Paying too much for electricity infrastructure in NSW, Victoria, Queensland

Why you’re paying too much for electricity – Overspending on network infrastructure

April 4, 2018

Energy consumers in NSW, Queensland, and Tasmania are spending between $100 and $400 extra on their energy bills because state-owned power networks have spent up to A$20 billion more on poles, wires and other energy infrastructure than was needed according to a new Grattan Institute report Down to the Wire.

The Grattan report suggested that network costs – the poles, wires and transmission and distribution grid – account for around 42 to 48 percent of energy bills, or $700 a year, across the entire National Electricity Market, and networks have been accused of ‘gold-plating’ and overinvesting in the distribution network at the expense of consumers.

According to the report, state governments overestimated the growth in electricity usage because many households have since installed solar panels, and appliances have become more energy efficient.

The report also stated that the state governments in NSW and Queensland were concerned about network reliability but the increase in spending on network infrastructure did not justify the minimal improvement in reliability.

The Grattan Institute reported that the cost of the National Electricity Market’s power grid rose from $50 billion in 2005 to $90 billion today. But up to $20 billion of that was not needed to cover growth in population, consumption, or even demand at peak times.

A recent article in the Conversation suggests that there are two key reasons for overspending on government-owned networks:

  1. Investment in electricity networks boosts state government revenues because public networks pay a fee to the state to neutralise their lower borrowing costs; and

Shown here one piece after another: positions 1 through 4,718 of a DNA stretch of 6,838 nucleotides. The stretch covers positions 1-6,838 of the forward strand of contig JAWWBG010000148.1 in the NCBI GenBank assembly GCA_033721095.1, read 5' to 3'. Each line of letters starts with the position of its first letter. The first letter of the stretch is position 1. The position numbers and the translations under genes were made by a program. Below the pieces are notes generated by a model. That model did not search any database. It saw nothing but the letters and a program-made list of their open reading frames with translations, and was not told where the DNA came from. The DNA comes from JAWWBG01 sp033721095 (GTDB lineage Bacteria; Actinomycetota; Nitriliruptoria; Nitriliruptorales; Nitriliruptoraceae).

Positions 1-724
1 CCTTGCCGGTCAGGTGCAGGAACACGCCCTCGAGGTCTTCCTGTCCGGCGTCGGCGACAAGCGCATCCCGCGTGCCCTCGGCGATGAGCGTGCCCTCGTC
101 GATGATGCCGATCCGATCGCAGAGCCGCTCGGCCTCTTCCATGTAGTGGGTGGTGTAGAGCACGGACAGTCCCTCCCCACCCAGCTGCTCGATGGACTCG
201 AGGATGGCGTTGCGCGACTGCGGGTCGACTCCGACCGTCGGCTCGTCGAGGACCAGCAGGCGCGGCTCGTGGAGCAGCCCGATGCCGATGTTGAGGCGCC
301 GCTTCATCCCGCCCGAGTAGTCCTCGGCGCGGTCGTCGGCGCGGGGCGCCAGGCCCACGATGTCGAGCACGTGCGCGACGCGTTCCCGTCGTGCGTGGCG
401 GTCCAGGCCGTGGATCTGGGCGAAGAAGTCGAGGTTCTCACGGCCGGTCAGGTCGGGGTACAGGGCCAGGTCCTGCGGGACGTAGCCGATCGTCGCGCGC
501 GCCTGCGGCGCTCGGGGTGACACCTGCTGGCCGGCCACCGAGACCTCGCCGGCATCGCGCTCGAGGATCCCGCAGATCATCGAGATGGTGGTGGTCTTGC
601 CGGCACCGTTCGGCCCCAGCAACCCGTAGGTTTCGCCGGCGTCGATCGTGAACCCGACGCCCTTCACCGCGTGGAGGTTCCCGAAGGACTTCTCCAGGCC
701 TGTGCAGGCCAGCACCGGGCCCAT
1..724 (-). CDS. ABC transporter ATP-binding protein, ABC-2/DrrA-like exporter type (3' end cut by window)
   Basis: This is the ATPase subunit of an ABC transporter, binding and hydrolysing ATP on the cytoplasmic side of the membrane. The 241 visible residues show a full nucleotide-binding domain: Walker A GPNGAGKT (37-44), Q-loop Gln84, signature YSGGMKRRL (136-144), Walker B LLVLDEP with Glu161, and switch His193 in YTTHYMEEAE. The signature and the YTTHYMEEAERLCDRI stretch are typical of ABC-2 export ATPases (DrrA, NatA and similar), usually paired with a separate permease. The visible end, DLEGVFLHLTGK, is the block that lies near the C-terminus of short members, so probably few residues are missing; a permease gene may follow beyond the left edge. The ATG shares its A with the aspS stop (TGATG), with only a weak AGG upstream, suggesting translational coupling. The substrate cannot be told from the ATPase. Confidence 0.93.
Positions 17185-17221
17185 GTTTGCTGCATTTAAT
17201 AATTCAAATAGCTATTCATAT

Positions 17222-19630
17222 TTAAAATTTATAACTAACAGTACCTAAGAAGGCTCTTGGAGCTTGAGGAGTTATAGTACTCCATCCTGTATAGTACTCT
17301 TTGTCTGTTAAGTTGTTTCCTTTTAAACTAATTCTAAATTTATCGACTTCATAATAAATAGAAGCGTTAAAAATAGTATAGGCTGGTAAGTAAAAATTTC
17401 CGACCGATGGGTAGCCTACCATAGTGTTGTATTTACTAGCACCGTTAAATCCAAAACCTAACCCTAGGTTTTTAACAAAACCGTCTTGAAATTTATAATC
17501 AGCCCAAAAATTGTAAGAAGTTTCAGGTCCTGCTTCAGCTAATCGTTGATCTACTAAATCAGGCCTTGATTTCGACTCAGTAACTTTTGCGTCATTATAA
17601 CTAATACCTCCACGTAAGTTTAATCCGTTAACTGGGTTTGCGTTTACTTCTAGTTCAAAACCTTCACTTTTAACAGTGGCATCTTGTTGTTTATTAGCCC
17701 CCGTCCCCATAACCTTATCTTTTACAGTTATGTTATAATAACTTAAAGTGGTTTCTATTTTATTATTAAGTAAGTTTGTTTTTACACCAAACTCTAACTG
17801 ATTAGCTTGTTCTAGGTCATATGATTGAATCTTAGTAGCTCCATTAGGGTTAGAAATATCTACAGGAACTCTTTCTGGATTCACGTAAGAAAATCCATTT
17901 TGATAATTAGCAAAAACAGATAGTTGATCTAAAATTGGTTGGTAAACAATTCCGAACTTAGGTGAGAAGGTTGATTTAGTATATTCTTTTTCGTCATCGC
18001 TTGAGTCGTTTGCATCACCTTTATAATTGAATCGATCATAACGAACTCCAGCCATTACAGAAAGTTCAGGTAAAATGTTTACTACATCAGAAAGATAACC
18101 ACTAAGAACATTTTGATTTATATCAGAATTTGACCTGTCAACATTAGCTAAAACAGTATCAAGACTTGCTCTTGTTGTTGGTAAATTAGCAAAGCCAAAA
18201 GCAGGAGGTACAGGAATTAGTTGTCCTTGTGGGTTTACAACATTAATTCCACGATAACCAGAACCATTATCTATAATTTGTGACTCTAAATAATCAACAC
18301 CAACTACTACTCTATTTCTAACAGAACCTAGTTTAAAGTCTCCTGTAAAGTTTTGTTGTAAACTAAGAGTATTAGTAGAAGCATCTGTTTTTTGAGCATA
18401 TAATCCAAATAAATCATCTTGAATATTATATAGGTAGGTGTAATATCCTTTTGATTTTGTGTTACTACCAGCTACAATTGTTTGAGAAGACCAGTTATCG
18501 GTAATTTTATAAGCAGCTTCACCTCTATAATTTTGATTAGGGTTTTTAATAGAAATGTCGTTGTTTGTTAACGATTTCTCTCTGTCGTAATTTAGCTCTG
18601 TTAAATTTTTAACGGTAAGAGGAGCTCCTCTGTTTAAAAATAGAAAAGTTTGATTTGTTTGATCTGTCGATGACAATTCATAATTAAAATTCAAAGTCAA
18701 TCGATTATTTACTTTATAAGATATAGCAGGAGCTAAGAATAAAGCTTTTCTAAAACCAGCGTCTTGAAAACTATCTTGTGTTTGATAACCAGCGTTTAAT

2. A government-owned business might come under political pressure to prioritise goals such as reliability or job creation over cost.

The Grattan Institute report recommends that costs to consumers in Queensland and Tasmania could be reduced by a devaluation of the value of the energy networks. In NSW, where the energy infrastructure has recently been privatised, the report recommends a rebate reflecting the overvaluation, be paid to electricity consumers by the NSW government.

A recent Sydney Morning Herald (SMH) report suggests that a positive result of higher electricity prices has been the take up of rooftop solar electricity. SMH reported that In 2017, large-scale and roof-top solar added about 1.3 gigawatts nationally, while a study found about 34 per cent of Australian households surveyed were considering adopting solar panels within the next five years.

The SMH further stated that the Australian Competition and Consumer Commission (ACCC) chairman Rod Sims has previously blamed state governments for rising energy prices and pointed to network costs playing a major role in this.

“The main reason customers’ electricity bills have gone up is due to higher network costs, a fact which is not widely recognised,” Mr Sims said.

“These increases are largely because state governments pushed for and achieved looser regulation of these then largely government-owned network companies to protect revenues.

“While the rules have now been tightened, the damage has been done.”

The SMH article stated that the distribution networks have previously rejected claims they are to blame for price rises, stating that their proportion is significantly less than that reported by the ACCC and the Grattan Institute, and costs have been on a downward trend for a number of years.

The Grattan Institute acknowledged that network costs are now coming down but reiterated that they still remain the largest cost component of consumer energy bills.